Our cryo-EM work on the hamster prion (sequence 108-144) fibril is recently accepted in the Journal of the America Chemical Society. The hard works done by Wendy and Jess definitely made the project move smoothly. The work is a collaboration with Dr. Rita Chen’s group (Institute of Biological Chemistry, Academia Sinica).
Rita’s group prepared the fibrils and took the cryo-EM images with the great assistances from the two EM managers Dr. Sean Wu and Dr. Hsiung Wang from the Academia Sinica CryoEM facility.
We took over the data process, analysis and model building. We had learned from our synuclein work (not published yet, in revision) that RELION 3 didn’t do a good job picking up correct fibrils. Therefore, Wendy and I have decided to manually pick up all fibrils. Yes, by human eye balls! Wendy had checked 6000+ images and manually picked >180,000 fibrils in 3 weeks. The eye-checked fibrils were processed by RELION through multiple steps including 2D and 3D classification, optimization of helical parameters and refinements. The resolved cryo-EM map of this fibril finally achieved to 2.23Å — a very high quality map to present sidechains and molecular interactions.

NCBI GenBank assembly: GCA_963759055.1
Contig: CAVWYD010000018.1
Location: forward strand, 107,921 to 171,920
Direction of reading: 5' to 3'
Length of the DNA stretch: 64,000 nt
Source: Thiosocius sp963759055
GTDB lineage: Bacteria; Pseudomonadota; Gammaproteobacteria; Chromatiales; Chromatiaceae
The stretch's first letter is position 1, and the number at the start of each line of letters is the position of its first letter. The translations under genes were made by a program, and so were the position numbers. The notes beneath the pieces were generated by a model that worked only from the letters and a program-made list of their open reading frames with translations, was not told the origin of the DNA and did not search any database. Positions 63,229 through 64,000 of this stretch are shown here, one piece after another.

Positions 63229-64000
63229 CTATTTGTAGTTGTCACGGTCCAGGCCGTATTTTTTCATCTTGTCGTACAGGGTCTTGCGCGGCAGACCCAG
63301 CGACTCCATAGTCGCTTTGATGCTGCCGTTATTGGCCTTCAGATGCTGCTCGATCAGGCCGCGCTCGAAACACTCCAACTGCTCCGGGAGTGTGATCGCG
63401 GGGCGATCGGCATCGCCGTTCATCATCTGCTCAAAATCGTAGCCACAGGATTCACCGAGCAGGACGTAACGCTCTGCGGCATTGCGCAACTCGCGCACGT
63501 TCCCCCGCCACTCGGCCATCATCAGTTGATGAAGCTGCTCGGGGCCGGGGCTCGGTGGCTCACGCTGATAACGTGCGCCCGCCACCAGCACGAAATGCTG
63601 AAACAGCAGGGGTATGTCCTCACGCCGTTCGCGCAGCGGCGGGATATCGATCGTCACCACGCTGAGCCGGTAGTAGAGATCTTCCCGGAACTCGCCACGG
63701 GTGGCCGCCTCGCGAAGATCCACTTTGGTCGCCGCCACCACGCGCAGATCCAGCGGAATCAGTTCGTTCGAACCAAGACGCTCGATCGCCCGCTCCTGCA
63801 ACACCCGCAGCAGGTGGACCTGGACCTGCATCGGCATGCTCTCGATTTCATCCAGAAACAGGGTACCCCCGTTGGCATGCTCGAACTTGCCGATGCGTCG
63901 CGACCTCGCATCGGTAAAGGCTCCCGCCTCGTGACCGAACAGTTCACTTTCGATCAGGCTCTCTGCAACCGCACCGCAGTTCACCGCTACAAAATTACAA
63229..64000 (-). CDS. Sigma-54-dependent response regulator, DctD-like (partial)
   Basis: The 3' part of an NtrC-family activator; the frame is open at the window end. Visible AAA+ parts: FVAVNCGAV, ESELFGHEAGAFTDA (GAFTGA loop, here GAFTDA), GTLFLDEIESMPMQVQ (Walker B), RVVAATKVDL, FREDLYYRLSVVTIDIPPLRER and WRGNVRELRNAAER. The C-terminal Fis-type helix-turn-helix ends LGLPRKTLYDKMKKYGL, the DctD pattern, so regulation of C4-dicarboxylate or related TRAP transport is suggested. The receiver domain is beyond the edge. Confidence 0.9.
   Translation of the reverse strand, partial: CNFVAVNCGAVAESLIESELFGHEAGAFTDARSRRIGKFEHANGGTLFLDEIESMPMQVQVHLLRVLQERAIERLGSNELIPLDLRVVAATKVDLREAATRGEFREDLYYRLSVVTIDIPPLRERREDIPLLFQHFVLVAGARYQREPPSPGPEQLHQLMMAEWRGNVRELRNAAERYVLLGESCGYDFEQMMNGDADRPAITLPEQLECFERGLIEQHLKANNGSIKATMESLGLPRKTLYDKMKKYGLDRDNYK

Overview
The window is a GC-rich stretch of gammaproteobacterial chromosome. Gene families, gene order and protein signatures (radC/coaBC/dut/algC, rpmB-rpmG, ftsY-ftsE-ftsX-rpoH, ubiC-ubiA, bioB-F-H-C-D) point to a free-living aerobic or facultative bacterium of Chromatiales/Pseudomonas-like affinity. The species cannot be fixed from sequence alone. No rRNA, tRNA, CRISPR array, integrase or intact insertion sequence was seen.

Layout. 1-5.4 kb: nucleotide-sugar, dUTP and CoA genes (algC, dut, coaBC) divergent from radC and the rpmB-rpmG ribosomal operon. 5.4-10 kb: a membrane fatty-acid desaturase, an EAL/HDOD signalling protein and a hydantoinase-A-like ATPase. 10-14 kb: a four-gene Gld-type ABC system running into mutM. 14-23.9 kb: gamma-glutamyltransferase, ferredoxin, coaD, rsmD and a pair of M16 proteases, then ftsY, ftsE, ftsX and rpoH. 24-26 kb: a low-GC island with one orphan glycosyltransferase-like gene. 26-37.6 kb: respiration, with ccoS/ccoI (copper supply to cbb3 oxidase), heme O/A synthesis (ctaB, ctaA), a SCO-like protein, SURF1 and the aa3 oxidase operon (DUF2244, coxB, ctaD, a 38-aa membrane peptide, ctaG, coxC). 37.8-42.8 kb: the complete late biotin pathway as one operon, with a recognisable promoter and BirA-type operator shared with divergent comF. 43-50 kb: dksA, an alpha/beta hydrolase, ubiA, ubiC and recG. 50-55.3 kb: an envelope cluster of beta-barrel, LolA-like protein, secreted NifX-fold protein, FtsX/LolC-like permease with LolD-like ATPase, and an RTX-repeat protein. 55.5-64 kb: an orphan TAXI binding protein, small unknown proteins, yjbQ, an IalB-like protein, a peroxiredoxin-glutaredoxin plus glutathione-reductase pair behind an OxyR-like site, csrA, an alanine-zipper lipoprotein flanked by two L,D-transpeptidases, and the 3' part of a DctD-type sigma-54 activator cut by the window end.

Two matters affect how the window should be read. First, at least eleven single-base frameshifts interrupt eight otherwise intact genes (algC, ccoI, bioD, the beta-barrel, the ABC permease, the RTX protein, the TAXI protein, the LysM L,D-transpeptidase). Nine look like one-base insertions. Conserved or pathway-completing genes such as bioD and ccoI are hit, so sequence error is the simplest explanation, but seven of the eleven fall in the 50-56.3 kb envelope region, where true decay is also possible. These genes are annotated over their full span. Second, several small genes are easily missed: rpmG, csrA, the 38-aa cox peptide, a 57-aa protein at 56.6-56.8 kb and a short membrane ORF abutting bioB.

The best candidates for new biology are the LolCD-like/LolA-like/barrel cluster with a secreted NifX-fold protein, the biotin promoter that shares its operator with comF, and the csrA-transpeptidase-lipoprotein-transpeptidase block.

During our fibril picking process, we also evaluated the accuracy performed by crYOLO (see my another Blog post). crYOLO did a quite good job in few hours for 6000+ images. We absolutely will use crYOLO as a sharp tool to accelerate fibril data analysis for the future cases.
In contrast to conventional amyloid fibrils, this hamster prion 108-144 fragment formed a fibrils with “4 protofilaments”. The 2.23 Å map indeed greatly helped us to identify the individual protofilaments. Jess and I built the molecular structures of this prion fibril and found some unidentified EM maps inside the central pore of this 4-protofilament fibril. With careful inspection and modeling, we found out these signals are water molecules as they form a helical water wire followed by the 4.7 Å helical rise and 108˚ helical twist rules. The water molecules interact with Tyrosine (residue 128) through stable hydrogen bonds further confirming the formation of helical water wire. We were superb exciting of the findings as it is the first (to our knowledge) report showing waters in the amyloid fibrils. The tight assembled 4-protofilament fibril stabilizes water wire inside the central pore.
We believe this structure provides novel information of fibril formation. It is way beyond our current understanding. The water wire could be used an tool for future artificial design of water channel, too.